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Special Communication
December 2016

Understanding the Role of P Values and Hypothesis Tests in Clinical Research

Author Affiliations
  • 1Duke Clinical Research Institute, Duke University School of Medicine, Durham, North Carolina
  • 2Department of Biostatistics, Duke University School of Medicine, Durham, North Carolina
  • 3Department of Biostatistics, Vanderbilt University School of Medicine, Nashville, Tennessee
JAMA Cardiol. 2016;1(9):1048-1054. doi:10.1001/jamacardio.2016.3312
Abstract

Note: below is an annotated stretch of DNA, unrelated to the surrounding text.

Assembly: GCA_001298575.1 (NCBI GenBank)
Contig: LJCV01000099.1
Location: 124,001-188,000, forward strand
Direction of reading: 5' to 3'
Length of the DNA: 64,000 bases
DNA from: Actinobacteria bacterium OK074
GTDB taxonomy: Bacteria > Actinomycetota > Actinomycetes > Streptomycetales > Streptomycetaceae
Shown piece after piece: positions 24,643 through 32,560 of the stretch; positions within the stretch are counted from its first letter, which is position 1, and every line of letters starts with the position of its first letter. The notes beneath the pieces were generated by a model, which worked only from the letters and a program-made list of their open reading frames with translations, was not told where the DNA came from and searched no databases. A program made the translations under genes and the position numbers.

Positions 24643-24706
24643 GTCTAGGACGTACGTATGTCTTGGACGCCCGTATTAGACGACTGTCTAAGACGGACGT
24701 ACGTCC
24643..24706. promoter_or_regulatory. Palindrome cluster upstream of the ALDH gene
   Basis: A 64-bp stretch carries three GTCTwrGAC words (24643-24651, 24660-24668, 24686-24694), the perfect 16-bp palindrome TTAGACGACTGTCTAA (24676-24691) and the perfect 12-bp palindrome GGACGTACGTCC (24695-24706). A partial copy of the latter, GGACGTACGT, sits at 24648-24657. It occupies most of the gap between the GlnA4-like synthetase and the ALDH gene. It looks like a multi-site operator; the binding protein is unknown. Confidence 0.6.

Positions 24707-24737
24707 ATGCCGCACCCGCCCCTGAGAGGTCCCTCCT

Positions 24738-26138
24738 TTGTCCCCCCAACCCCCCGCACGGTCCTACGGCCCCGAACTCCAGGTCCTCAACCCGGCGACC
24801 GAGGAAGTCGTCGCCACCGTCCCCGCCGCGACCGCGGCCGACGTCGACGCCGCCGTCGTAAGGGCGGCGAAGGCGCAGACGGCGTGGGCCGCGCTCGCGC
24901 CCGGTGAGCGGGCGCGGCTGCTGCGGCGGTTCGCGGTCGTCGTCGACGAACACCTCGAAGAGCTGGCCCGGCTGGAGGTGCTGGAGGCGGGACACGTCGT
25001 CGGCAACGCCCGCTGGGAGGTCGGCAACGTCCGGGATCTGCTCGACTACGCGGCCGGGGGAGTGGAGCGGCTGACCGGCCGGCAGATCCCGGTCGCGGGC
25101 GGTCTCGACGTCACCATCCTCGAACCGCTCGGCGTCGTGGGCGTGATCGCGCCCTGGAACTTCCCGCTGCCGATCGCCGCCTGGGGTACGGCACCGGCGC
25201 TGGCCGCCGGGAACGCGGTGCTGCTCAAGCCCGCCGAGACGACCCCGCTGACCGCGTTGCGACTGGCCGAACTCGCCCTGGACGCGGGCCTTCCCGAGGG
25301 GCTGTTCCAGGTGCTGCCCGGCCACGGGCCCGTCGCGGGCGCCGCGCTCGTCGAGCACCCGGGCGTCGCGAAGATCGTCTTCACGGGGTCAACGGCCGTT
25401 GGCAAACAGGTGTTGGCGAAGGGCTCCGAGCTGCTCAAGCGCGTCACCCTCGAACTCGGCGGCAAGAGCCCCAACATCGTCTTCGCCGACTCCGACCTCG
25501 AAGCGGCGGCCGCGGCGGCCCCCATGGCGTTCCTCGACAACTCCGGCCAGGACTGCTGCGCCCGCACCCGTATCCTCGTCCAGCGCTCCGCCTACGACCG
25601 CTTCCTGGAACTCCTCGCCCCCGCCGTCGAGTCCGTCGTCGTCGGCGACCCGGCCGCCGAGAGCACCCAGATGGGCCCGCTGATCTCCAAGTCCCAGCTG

P values and hypothesis testing methods are frequently misused in clinical research. Much of this misuse appears to be owing to the widespread, mistaken belief that they provide simple, reliable, and objective triage tools for separating the true and important from the untrue or unimportant. The primary focus in interpreting therapeutic clinical research data should be on the treatment (“oomph”) effect, a metaphorical force that moves patients given an effective treatment to a different clinical state relative to their control counterparts. This effect is assessed using 2 complementary types of statistical measures calculated from the data, namely, effect magnitude or size and precision of the effect size. In a randomized trial, effect size is often summarized using constructs, such as odds ratios, hazard ratios, relative risks, or adverse event rate differences. How large a treatment effect has to be to be consequential is a matter for clinical judgment. The precision of the effect size (conceptually related to the amount of spread in the data) is usually addressed with confidence intervals. P values (significance tests) were first proposed as an informal heuristic to help assess how “unexpected” the observed effect size was if the true state of nature was no effect or no difference. Hypothesis testing was a modification of the significance test approach that envisioned controlling the false-positive rate of study results over many (hypothetical) repetitions of the experiment of interest. Both can be helpful but, by themselves, provide only a tunnel vision perspective on study results that ignores the clinical effects the study was conducted to measure.

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